How a Jewish Woman Clinched an Arab Literary Prize

This story about a Jewish woman who, writing under a pen name, clinched an Arab literary prize, just came across JTA:

Tuvit Shlomi, 28, who works at the Center for Information and Documentation on Israel and attends an Orthodox synagogue in The Hague, won the prestigious El Hizjra Prize, a poetry award designed to promote the culture of Arab immigrants to Holland, particularly those from Morocco. In a bid to ensure her work would be judged on the merits of its content rather than authorship, Shlomi submitted her poems using the pseudonym Wallada bint al-Mustaqfi, who was an 11th-century Andalusian poet and feminist.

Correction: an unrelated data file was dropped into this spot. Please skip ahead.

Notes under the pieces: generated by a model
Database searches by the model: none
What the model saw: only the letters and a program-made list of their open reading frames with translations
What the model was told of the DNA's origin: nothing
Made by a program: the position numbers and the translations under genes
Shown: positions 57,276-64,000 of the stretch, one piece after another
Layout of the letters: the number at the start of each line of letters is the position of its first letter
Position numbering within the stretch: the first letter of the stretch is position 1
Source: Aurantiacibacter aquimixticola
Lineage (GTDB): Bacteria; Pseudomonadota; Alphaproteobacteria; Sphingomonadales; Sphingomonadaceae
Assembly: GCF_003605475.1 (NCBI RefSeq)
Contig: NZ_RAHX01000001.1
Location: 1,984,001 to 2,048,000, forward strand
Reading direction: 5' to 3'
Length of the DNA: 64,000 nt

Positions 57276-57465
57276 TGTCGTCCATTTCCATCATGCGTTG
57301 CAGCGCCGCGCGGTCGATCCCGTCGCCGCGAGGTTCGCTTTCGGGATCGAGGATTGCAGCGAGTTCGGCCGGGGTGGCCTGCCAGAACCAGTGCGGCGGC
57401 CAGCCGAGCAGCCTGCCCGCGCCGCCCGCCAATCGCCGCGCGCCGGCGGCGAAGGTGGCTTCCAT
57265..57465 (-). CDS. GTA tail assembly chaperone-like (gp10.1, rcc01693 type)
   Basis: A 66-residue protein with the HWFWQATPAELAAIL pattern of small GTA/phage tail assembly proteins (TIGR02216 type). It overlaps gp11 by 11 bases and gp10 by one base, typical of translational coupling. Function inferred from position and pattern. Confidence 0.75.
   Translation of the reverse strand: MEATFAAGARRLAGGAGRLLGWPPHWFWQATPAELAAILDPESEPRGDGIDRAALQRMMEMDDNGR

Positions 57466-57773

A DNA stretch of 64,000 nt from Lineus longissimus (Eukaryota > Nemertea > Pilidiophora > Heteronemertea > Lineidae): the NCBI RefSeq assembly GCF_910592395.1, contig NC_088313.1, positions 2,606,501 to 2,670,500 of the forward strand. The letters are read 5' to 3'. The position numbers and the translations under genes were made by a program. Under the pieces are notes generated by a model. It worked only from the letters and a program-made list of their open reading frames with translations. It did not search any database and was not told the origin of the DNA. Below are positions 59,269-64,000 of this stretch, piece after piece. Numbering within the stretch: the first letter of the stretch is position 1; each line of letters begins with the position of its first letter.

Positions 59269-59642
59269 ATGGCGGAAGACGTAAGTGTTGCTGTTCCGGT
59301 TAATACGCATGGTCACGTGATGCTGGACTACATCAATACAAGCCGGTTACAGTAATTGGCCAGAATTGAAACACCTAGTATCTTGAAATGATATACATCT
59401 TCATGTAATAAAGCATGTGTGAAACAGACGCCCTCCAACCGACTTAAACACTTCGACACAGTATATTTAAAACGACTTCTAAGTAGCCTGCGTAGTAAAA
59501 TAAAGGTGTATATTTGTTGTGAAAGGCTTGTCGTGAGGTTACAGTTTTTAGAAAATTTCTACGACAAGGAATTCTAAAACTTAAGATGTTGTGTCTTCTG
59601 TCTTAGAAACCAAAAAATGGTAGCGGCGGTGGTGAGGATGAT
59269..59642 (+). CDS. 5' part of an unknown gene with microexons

As El Hizjra is not limited to entrants of Arab descent, Shlomi did not violate any contest rules. She also informed contest organizers of her identifiably Israeli name, even as she submitted her poetry to judges under the pen name.

According to her profile on a Jewish social networking Web site, Shlomi is a press officer for CIDI — a Dutch nongovernmental organization committed to “promoting the rights of Israel and the Jewish people.” She writes that she is active in Jewish communal organizations, such as Limmud, and that she is passionate about Israel, tradition, music and (not surprisingly) poetry.